I'm not a particularly picky eater. If you were to go to dinner with me, you could suggest Italian, Mexican, Middle Eastern, Chinese or Mediterranean, and I would probably agree each time with a thumbs-up and a smile. My favourite food, however, has to be the noble steak; it's simple, it's classy, and most importantly, it's delicious when done well.
My one problem with eating steak on a regular basis is the trade-off you often have to make in terms of quality or price. If you want a steak dinner, you can either take out a second mortgage in order to pay for a high-quality steak, or skimp on the expensive stuff and spend several hours attempting to swallow a tasteless lump of flesh, somewhat unbefitting of the term "meat", or even "food".
Cheap cuts of steak have plagued me throughout my existence; countless delicious dinners diminished by tasteless meat, many a romantic rendezvous ruined by spending literal minutes between exchanges attempting to masticate the chewy meat in our mouths. I would be exaggerating if I said that cheap meats have destroyed my social life, but only slightly.
Fortunately for the wallet-watchers out there who also like the finer meats once in a while, there's an ingenious way to make your half-price grocery store steak taste like it came from a cow who lived a better life than you. Cooktop Cove has got your back; they've devised a few clever techniques that'll have you enjoying champagne-quality meat on a tap-water budget.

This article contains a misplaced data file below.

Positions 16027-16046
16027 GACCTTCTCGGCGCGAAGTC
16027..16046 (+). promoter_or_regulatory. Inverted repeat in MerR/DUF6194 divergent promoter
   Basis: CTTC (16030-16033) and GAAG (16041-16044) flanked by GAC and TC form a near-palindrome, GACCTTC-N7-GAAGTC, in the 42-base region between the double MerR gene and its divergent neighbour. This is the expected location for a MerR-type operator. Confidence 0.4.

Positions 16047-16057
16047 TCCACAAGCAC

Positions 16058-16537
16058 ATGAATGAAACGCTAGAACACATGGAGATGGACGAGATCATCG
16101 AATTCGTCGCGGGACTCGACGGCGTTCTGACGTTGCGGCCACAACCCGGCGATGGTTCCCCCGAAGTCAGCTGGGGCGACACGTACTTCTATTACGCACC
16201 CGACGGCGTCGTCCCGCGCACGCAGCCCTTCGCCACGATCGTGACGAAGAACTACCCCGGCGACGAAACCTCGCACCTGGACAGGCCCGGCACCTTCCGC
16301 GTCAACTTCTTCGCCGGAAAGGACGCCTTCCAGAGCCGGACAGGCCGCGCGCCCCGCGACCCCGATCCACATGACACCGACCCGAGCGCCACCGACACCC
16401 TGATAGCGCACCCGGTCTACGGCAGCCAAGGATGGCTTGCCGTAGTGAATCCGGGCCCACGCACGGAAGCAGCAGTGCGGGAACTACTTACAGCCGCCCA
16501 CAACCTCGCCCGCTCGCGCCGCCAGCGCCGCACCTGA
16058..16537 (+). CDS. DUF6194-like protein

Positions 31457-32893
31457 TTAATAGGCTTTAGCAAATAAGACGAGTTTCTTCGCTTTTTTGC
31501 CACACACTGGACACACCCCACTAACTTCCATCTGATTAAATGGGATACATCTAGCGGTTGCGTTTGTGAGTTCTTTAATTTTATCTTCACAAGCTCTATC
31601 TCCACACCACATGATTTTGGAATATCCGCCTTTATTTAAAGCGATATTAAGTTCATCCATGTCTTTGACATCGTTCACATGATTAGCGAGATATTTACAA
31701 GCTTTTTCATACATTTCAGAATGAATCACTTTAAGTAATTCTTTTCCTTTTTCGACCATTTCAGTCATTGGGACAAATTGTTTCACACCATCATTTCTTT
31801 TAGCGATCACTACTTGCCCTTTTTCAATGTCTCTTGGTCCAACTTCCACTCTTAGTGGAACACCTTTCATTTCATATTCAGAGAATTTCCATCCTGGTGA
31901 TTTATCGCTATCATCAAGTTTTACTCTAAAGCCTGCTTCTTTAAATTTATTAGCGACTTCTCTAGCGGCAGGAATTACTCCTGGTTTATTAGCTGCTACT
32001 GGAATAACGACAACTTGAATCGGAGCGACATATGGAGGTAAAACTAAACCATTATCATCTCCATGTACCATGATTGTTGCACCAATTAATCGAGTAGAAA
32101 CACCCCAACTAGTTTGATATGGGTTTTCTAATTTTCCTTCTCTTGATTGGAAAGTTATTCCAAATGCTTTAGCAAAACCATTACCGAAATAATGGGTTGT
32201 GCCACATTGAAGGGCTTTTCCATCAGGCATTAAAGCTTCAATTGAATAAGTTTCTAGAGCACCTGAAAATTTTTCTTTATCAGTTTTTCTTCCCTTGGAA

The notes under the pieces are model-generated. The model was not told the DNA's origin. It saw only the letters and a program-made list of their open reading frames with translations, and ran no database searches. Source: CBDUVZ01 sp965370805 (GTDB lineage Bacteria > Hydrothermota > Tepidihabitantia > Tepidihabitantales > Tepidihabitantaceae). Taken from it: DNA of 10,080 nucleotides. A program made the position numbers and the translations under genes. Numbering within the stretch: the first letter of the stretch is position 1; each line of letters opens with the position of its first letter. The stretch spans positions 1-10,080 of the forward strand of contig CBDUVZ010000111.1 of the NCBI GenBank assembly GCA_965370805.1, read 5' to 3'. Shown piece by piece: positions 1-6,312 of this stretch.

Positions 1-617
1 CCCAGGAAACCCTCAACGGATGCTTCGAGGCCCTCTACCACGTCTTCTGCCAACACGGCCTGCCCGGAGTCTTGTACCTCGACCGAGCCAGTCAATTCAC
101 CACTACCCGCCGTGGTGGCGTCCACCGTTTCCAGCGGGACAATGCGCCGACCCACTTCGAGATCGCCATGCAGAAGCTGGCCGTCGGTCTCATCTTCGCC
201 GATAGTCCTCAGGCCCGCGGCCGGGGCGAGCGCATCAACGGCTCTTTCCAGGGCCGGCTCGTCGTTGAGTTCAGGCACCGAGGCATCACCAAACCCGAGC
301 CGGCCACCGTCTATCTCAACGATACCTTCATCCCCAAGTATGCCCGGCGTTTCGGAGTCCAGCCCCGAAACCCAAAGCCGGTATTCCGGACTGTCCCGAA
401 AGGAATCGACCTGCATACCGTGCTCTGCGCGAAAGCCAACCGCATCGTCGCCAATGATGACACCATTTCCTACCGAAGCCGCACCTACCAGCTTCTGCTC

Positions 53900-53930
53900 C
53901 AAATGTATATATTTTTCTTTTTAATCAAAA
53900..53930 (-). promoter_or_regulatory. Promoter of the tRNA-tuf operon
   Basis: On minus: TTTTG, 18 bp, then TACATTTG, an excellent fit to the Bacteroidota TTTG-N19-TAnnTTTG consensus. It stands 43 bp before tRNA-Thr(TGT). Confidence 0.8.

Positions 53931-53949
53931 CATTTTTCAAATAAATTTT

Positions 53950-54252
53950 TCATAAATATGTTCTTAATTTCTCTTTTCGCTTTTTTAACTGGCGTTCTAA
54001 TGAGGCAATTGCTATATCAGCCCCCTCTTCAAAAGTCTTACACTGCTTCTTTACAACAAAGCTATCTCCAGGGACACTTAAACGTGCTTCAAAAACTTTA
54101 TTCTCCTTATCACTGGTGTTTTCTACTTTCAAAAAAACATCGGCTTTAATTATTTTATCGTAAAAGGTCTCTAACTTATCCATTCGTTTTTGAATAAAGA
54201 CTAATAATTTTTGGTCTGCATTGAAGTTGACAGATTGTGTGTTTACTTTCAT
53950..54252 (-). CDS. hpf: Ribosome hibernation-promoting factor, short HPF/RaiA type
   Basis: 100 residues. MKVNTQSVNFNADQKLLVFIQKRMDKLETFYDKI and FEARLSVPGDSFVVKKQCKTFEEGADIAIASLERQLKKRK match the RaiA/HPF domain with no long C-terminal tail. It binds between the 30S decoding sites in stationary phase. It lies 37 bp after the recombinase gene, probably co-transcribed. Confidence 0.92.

The first thing you've got to remember is that all meats are created equal, and with enough patience and skill, a tough steak can be coaxed into a tender slab of deliciousness. To help your cheap meat meet its delicious potential, it's a great idea to place the meat in a slow cooker beforehand. This will allow your meat to cook evenly while maintaining all its juices and moisture, and it's sure to result in some delightfully chewable cuts.
However, if you don't have the time (or patience) for wait for your meat to prepare in a slow cooker, you could also try submerging your meat in a quick acidic marinade. If you have some natural acidic products in your kitchen cupboards such as yogurt, lemon juice or vinegar, feel free to put your meat in there for around half an hour to release the sinews of your steak, and make a meal to remember.
So now you should have a nice, tender piece of meat that's chewable enough for human consumption. How, though, do you make sure the endless result isn't a tasteless slab of disappointment? The YouTube channel Cooking With Jack has a solution: cover your uncooked meat in coarse salt, also known as a salt rub. Leave it there an hour for every inch your steak is thick; so an inch-thick steak sits for one hour, while 12-inches would necessitate half a day.
There you have it! If you've used these techniques correctly, you should now be staring at an immaculately cooked piece of meat, soft to the touch and chock full of flavour. If you're like me and you struggle to find good quality meat on a budget, why not adopt these tactics and see how you fare?